The modal view in the cognitive and neural sciences holds that consciousness is necessary for abstract, symbolic, and rule-following computations. Hence, semantic processing of multiple-word expressions, and performing of abstract mathematical computations, are widely believed to require consciousness. We report a series of experiments in which we show that multiple-word verbal expressions can be processed outside conscious awareness and that multi-step, effortful arithmetic equations can be solved unconsciously. All experiments used Continuous Flash Suppression to render stimuli invisible for relatively long durations (up to 2,000 ms). Where appropriate, unawareness was verified using both objective and subjective measures. The results show that novel word combinations, in the form of expressions that contain semantic violations, become conscious before expressions that do not contain semantic violations, that the more negative a verbal expression is, the more quickly it becomes conscious, and that subliminal arithmetic equations prime their results. These findings call for a significant update of our view of conscious and unconscious processes.
Researchers at Hebrew University in Jerusalem have found that contrary to popular thinking, people are capable of reading sentences and solving math problems without consciously thinking about them. The team describes their experiments and results in testing such abilities in their paper published in the Proceedings of the National Academy of Sciences.
Scientists have known for some time that people are capable of reading single words when their mind is elsewhere, but now, new research shows that they are also capable of reading entire sentences and grasping the content of them while their conscious mind is busy thinking about something else. They’ve also discovered that people are also capable of solving simple math problems subconsciously.
To come to these conclusions, the team used a technique known as Continues Flash Suppression (CFS) to present target information to volunteer subjects subconsciously. The technique involves displaying target information to one eye while simultaneously displaying colourful images to the other. The colourful images demand so much attention that the target information is not noticed, at least in the conscious mind.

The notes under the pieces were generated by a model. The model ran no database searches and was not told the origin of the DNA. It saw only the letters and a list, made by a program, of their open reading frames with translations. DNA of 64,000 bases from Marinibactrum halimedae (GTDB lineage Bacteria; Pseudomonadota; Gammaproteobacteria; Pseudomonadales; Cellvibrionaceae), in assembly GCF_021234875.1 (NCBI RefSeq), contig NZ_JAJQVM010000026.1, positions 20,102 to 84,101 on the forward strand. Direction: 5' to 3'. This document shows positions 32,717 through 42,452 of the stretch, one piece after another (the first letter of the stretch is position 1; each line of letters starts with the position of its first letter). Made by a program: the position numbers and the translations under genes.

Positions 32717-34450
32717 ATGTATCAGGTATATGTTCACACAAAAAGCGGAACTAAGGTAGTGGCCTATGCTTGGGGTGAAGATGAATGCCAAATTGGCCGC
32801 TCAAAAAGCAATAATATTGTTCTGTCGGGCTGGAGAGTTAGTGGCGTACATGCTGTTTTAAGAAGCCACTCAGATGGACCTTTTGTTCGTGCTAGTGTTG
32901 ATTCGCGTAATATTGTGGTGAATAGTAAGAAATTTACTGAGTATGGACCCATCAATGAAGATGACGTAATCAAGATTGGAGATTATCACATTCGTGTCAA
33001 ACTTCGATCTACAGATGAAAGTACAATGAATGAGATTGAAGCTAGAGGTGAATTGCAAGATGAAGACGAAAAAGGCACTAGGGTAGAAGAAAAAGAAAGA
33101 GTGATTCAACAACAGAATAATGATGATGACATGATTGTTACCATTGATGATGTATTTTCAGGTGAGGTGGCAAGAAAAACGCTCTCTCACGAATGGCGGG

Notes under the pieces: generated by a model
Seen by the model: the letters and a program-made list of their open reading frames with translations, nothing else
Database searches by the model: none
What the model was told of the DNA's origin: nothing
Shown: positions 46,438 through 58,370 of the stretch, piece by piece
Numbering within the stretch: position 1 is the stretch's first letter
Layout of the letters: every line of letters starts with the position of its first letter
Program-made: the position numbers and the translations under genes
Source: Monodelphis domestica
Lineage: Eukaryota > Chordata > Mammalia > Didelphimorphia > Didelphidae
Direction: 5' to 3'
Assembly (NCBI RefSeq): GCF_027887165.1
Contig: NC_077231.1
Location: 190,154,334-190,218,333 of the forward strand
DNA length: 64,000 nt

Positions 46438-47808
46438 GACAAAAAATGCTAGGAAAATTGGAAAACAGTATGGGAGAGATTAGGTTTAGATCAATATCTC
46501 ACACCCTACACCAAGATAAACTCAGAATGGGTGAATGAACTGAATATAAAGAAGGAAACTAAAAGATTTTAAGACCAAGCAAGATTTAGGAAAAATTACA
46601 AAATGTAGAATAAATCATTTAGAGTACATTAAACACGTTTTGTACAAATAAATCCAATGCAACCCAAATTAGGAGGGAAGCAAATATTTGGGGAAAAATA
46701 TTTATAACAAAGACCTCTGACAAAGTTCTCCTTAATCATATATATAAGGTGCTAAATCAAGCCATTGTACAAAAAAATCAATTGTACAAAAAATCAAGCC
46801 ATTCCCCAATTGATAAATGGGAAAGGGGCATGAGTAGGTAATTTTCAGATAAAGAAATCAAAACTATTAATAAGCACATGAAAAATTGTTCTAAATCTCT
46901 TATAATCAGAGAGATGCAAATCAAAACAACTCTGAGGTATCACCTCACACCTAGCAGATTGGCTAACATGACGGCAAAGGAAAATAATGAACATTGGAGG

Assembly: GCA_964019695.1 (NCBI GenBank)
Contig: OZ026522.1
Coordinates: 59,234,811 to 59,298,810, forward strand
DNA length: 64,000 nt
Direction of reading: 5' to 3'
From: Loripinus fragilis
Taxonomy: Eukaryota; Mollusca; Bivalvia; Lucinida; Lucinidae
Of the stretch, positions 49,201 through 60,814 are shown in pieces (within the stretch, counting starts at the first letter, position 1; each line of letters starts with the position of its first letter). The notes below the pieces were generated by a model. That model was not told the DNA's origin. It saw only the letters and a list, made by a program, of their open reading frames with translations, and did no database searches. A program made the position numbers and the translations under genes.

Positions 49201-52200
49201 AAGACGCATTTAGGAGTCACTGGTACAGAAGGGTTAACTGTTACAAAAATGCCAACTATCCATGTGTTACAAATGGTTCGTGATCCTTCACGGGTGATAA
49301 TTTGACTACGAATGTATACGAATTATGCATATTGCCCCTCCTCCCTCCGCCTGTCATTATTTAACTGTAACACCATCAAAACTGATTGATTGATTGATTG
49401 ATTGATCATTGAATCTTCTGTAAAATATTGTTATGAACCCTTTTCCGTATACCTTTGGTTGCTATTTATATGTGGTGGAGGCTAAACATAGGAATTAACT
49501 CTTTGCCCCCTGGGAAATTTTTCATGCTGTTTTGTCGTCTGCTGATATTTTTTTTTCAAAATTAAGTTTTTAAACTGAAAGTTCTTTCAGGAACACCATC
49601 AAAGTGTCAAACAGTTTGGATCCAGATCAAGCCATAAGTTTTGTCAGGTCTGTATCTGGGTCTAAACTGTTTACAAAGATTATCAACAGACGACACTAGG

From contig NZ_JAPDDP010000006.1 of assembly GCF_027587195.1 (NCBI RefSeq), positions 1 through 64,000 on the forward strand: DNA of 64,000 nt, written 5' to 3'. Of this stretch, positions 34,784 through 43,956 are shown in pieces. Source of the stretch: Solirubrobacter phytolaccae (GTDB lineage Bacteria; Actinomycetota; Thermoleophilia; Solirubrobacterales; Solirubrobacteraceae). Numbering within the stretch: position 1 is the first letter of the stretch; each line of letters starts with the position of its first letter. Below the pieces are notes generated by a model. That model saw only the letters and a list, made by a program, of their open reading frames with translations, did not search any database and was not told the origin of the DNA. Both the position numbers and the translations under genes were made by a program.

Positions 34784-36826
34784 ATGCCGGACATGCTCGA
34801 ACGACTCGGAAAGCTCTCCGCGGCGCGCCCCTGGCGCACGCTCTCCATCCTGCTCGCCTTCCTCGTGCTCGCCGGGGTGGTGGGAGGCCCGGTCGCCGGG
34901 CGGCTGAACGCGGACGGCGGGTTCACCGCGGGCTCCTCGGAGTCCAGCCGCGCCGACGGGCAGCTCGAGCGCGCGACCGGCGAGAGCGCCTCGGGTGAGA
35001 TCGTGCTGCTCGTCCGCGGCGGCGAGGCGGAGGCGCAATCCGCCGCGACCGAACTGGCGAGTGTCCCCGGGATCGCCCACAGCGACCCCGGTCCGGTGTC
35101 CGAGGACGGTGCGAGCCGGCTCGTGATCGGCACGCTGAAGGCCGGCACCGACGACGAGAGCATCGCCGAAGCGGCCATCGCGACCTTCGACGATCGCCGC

In the first exercise, volunteers were shown short word phrases during a CFS session; some of which made sense some of which were nonsensical. Afterwards, they were asked to recall the phrase. The researchers found that the volunteers were able to recall the nonsensical phrases faster than those that made sense, indicating they had been understood while still in a subconscious state.
In the second exercise, the researchers used CFS to flash a simple plus/minus type mathematical equation, minus the answer, to one eye, while the other received the colourful images. Afterwards, each volunteer was asked to say out loud a number that was presented to them. The researchers found that response times were shorter when the number shown matched the answer to the math equation they had been shown.
Thus far, CFS is only able to distract the mind from perceiving information for just a couple of seconds, thus, the types of data that can be tested is limited by the amount of information (or its mathematical complexity) that could reasonably be expected to be absorbed in such a short time period. But the results suggest that people might be processing a lot of information in their daily lives that they aren’t aware of because their mind is elsewhere, a finding that the researchers suggest, means that views on subconscious awareness and thought processing, perhaps needs updating.
Journal reference: Proceedings of the National Academy of Sciences